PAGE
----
Anders Zorn, the celebrated painter and print-maker, rose from humble beginnings to become a celebrated member of the European and American upper classes. Zorn was born out of wedlock to a German brewer and a Swedish peasant woman. He was reared in the rural Swedish province of Dalarna and although he later traveled extensively and took pride in his upper-class status, he never felt at home until he settled again in his native town of Mora in 1896. In 1893, on his first trip to America, Zorn visited New York City en route to the Columbian World Exhibition in Chicago (also known as Chicago’s World Fair). The self-made artist subscribed to American values and immediately felt welcome in America. Zorn wrote about America in his memoirs: “I get on well in America and with Americans. Their frank, straightforward manner suits my nature. I’ve never really been able to stand our urban Europeans’ ceremonious style and artificial customs. When I first came out of Dalarna, I quickly learned that everything I knew and valued was considered nothing, and that one should never tell the truth about things in polite society. . . . But the only rules of conduct that were so severely impressed on me by my grandfather from my earliest childhood were not so tricky; faithfulness, being true to one’s word, honesty, and punctuality, virtues I discovered were unnecessary in the cities of Europe. . . .
Why was I more than other foreigners during [my first visit to America] closest to the elite of America and introduced in all the clubs? Everywhere I go, I ascribe this to my grandfather, the splendid old Mora peasant who raised me until I was twelve. . . . Over there [in America], when they say "He’s all-right," all doors open to the foreigner, which Europeans cannot understand. Openness, honesty, straightforwardness, punctuality, these things are included in the testimonial ‘He’s all-right.’” While at the Chicago World’s Fair, Zorn established lasting relationships with many friends and patrons, including Charles Deering, Mrs. Potter Palmer, and Isabella Stewart Gardner. According to a popular story recounted in Carrell Shaw’s essay in Anders Zorn Rediscovered, Mrs. Gardner, captivated by Zorn’s painting Interior of an Omnibus in Paris, turned to a man nearby and asked if it was for sale or if he knew of the artist. That man was Anders Zorn and Mrs. Gardner replied, “Yourself, indeed! Well, I feel sure we shall soon be enemies . .. or else very, very fast friends. You shall come today for tea.” This chance meeting initiated a long friendship and patron relationship. In addition to the Omnibus oil painting, Zorn’s outstanding portrait of Mrs. Gardner at the Palazzo Barbaro in Venice, and an impressive collection of Zorn prints are currently on view at The Gardner Museum in Boston.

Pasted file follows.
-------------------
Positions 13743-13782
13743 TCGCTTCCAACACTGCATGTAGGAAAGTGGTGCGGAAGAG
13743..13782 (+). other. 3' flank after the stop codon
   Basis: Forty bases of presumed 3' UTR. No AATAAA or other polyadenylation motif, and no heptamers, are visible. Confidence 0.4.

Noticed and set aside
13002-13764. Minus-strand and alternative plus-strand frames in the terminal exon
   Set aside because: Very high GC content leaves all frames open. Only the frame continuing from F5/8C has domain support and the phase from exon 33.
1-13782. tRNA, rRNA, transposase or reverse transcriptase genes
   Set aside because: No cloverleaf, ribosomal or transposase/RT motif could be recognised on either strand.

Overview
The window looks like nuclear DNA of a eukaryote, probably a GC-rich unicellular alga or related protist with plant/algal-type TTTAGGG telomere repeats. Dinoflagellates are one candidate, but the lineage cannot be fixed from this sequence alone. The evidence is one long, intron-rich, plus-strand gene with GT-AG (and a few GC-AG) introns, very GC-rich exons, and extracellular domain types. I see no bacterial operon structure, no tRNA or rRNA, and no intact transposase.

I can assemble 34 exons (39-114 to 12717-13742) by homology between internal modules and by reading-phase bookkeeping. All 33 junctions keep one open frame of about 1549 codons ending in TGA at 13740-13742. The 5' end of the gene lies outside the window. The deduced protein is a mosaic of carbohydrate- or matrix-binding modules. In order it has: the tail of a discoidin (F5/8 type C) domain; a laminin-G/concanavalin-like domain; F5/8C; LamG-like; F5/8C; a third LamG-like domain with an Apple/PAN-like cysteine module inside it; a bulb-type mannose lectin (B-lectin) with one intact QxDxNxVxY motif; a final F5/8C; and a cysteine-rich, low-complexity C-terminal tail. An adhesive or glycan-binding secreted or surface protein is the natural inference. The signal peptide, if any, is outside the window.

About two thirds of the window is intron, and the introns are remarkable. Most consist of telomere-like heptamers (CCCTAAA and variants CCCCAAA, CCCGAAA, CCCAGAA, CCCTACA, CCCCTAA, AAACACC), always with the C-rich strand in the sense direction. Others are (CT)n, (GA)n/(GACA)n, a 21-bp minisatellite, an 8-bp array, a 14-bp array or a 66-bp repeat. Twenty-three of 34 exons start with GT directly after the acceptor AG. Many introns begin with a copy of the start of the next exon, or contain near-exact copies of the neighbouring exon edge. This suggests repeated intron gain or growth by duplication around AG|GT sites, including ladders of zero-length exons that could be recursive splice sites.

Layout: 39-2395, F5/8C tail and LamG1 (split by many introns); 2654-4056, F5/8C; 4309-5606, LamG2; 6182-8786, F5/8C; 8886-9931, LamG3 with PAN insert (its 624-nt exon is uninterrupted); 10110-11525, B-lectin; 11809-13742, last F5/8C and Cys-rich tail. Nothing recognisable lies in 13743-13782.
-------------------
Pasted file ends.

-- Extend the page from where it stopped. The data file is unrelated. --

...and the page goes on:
In November of 1893, the Frederick Keppel Gallery on East 16th Street in New York City held the first American exhibition of Zorn’s work and ignited Zorn’s popularity in this country. As evidence of his influence in America, Zorn portrayed three Presidents: Theodore Roosevelt, Grover Cleveland and William Taft. Not only did Zorn love America, but also America loved him, and continues to do so. The artist was one of the most actively collected printmakers of the early 20th Century, fetching extremely high prices at auction and was often ranked among the world’s most highly-esteemed printmakers. In 1920, a Zorn print from a well-known New York collection brought $3,900, compared to a premium Rembrandt at the same sale that sold for $3,100. In 1928, the Boston Herald published an article highlighting the Museum of Fine Arts, Boston’s acquisition of a collection of 110 Zorn etchings. However, by the 1950s the artist’s prints were largely neglected. With the help of Childs Gallery, the demand for Zorn’s prints has increased steadily since that time. In the early 1970s, the Gallery acquired the Therese Lownes Noble collection of prints and the Frederick Shaeffer collection of prints, each of which had substantial holdings in Zorn. This allowed the gallery to maintain and to continue to acquire a substantial inventory of the artist’s work and in 1974 Childs devoted its first print letter to the artist. The Gallery’s commitment to Zorn was demonstrated by the 1980 exhibition, “Anders Zorn 1860-1921: An Exhibition of 75 Prints” and another show in 1984. The President of Childs Gallery, D. Roger Howlett, encouraged Elizabeth Broun in her groundbreaking 1979 Zorn exhibition at the Spencer Museum at the University of Kansas. That exhibition and the extensive catalogue that accompanied it, rekindled interest in Zorn and was followed in 1993 by “Swedish Impressionism’s Boston Champion: Anders Zorn and Isabella Stewart Gardner” at the Gardner Museum and a Fogg Museum at Harvard University’s exhibition. Childs Gallery continues its strong interest in offering the best of the etchings of Anders Zorn. .